11 Fronts in the Fight for Sustainability: Introducing the Levers and Leverage Points

Image by Wayne S. Grazio, licensed under CC BY-NC-ND 2.0

In what was likely the world’s largest participatory process ever at Rio+20, humanity collectively envisioned a future where humans and nature coexist sustainably to support each other. This culminated in the UN Sustainable Development Goals. But the best available science shows that this sustainable future is unachievable without transformative change in our societies and economies.

CoSphere’s goal is to equip our members (you!) with everything you need to bring about the necessary transformative change: accessible analysis, a suite of actions and initiatives, the ability to create and share these, and a community. But first, some background about the elements of transformative change.

The Elements of Transformative Change: a Deep Dive

Transformative change isn’t just big change: transformative change towards sustainability means changing particular things in particular ways (see Transformative Change). Our core team played a leading role in this science, which identified the key elements of sustainable pathways.

Each element is a lever or leverage point that requires change in order to achieve sustainability; the elements are not a menu of individual options, but rather a checklist of the necessary components.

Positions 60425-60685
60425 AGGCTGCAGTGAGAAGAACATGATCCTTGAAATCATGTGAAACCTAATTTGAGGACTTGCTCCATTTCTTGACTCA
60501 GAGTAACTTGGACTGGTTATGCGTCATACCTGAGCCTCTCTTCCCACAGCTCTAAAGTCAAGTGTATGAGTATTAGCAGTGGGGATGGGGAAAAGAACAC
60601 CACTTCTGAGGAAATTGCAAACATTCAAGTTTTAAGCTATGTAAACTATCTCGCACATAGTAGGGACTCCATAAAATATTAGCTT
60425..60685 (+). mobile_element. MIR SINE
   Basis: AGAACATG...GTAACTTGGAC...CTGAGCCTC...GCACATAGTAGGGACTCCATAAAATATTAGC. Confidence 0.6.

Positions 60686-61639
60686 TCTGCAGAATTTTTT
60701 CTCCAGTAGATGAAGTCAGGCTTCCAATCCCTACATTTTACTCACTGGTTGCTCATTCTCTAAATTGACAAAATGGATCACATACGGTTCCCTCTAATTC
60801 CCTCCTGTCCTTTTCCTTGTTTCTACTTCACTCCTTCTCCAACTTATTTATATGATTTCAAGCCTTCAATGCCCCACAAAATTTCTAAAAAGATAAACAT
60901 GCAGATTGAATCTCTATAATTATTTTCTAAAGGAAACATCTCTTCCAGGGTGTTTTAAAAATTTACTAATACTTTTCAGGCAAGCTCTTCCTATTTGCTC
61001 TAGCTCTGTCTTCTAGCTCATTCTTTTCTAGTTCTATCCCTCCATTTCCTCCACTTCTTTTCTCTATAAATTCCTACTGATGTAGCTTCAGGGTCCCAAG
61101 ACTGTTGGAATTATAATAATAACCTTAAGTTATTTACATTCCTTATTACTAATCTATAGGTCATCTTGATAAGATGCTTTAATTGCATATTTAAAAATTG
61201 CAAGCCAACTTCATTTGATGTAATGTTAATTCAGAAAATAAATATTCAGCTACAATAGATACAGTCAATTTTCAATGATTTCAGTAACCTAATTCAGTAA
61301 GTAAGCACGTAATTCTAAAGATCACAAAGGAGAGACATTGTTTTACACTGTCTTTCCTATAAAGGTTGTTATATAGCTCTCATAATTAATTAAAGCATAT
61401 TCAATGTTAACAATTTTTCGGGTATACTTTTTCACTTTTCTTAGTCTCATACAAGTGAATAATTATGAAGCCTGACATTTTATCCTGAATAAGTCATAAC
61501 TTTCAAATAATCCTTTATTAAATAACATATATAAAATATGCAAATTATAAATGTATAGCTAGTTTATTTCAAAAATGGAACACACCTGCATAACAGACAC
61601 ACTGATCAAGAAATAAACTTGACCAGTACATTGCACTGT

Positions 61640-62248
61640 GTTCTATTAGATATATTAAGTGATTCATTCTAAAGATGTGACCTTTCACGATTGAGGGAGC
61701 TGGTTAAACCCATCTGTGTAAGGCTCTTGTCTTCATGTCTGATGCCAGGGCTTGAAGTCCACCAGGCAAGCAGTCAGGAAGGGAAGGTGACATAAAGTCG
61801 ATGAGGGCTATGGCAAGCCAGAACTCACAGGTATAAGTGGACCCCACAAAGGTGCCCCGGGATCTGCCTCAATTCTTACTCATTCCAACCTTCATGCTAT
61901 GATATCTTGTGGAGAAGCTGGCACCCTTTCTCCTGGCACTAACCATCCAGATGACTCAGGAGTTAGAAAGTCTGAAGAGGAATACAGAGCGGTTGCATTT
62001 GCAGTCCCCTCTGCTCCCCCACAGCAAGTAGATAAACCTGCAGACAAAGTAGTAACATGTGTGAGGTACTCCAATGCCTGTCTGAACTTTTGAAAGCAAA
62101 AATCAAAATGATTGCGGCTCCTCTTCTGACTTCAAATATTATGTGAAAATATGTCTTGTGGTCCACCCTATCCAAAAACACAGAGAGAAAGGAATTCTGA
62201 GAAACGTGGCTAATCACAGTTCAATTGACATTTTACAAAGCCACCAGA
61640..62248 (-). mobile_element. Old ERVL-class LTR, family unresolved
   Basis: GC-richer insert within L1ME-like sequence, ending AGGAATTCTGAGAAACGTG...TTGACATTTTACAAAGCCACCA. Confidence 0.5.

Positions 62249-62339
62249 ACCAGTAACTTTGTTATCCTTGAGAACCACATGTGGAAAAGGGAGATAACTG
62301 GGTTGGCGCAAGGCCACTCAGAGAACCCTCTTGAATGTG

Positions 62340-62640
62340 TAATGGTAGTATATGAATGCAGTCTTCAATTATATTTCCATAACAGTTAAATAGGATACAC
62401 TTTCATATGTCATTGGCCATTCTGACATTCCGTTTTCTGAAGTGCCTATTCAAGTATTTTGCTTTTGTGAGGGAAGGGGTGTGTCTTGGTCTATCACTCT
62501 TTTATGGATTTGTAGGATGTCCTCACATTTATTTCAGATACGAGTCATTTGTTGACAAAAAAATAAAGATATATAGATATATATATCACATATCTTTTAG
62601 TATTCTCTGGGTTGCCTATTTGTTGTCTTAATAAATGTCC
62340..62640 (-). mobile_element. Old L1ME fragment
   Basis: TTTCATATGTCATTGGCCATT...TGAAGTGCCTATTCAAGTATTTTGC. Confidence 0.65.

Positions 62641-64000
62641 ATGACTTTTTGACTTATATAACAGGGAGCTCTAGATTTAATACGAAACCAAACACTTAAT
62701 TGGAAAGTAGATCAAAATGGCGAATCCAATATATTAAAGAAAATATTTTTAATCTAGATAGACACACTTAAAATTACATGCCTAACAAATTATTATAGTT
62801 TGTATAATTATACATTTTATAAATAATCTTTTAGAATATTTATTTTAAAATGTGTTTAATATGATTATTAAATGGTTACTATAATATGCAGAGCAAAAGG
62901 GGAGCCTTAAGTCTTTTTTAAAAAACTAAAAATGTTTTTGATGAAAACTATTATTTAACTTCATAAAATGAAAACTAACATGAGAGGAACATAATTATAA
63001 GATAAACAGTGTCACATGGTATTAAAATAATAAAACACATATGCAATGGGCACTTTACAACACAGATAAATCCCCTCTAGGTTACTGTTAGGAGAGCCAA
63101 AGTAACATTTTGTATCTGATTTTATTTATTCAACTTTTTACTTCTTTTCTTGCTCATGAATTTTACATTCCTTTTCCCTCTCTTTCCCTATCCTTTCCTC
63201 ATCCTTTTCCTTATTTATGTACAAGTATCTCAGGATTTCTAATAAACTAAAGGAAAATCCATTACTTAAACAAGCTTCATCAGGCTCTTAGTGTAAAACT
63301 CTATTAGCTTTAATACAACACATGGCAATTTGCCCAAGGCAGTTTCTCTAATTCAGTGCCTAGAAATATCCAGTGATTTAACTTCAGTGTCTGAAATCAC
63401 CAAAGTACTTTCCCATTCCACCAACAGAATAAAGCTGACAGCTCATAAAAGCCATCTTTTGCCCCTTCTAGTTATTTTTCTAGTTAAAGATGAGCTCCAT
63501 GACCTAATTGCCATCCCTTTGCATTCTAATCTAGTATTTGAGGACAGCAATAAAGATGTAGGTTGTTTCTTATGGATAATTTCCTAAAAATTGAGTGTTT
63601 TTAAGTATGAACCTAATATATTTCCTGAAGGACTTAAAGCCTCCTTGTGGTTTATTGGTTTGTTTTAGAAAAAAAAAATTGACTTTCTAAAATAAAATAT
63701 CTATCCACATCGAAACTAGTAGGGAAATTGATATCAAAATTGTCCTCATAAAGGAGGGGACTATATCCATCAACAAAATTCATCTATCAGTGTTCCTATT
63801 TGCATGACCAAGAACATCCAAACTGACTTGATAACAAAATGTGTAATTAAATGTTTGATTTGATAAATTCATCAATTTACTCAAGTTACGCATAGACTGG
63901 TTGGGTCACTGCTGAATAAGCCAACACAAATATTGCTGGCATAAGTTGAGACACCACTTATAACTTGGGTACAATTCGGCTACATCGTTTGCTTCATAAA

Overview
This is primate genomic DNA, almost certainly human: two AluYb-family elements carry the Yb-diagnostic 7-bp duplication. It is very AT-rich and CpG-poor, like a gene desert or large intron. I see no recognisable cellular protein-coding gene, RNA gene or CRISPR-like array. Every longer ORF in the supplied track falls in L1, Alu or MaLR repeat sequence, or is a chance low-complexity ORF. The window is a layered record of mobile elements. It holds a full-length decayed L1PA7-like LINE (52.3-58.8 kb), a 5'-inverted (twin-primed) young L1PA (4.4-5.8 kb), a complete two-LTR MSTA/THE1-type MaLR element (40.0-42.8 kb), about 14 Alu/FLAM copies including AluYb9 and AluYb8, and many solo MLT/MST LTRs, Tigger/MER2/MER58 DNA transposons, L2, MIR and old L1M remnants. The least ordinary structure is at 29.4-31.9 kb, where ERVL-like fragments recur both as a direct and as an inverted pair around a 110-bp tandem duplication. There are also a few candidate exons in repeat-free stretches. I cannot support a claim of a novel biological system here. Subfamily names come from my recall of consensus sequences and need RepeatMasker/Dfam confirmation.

In this series, we take a closer look at each of these elements (called Levers and Leverage Points). These ‘explainers’ will set the foundation for how we assess campaigns, programs and policies, contextualizing our analysis with regards to their contribution to transformative change. We are highlighting each of these elements to help our community develop a greater understanding of where we should focus our collective efforts towards sustainability.

Our Approach to Transformative Change

Throughout our Lever and Leverage Point series, we will refer to each lever and leverage point by their short form letter (L for levers and LP for leverage points) and number combination (eg. LP2 refers to Leverage Point 2: Total Consumption). Each blog in our Levers and Leverage Points series starts with the ‘prevailing thinking’ (associated with today’s status quo) and progresses into the ‘transformed thinking’ necessary to drive transformative change. The ‘path forward’ builds from there to identify the steps that will drive change within each lever or leverage point.

Actions not working towards transformative change may be ineffective, or even counterproductive. Orienting advocacy campaigns to employ the full set of levers and leverage points will be vital to achieving a sustainable future.

Throughout the series, we will show how each of the elements interacts with the others synergistically. Changing global systems is hard—but it’s not impossible when you have leverage.

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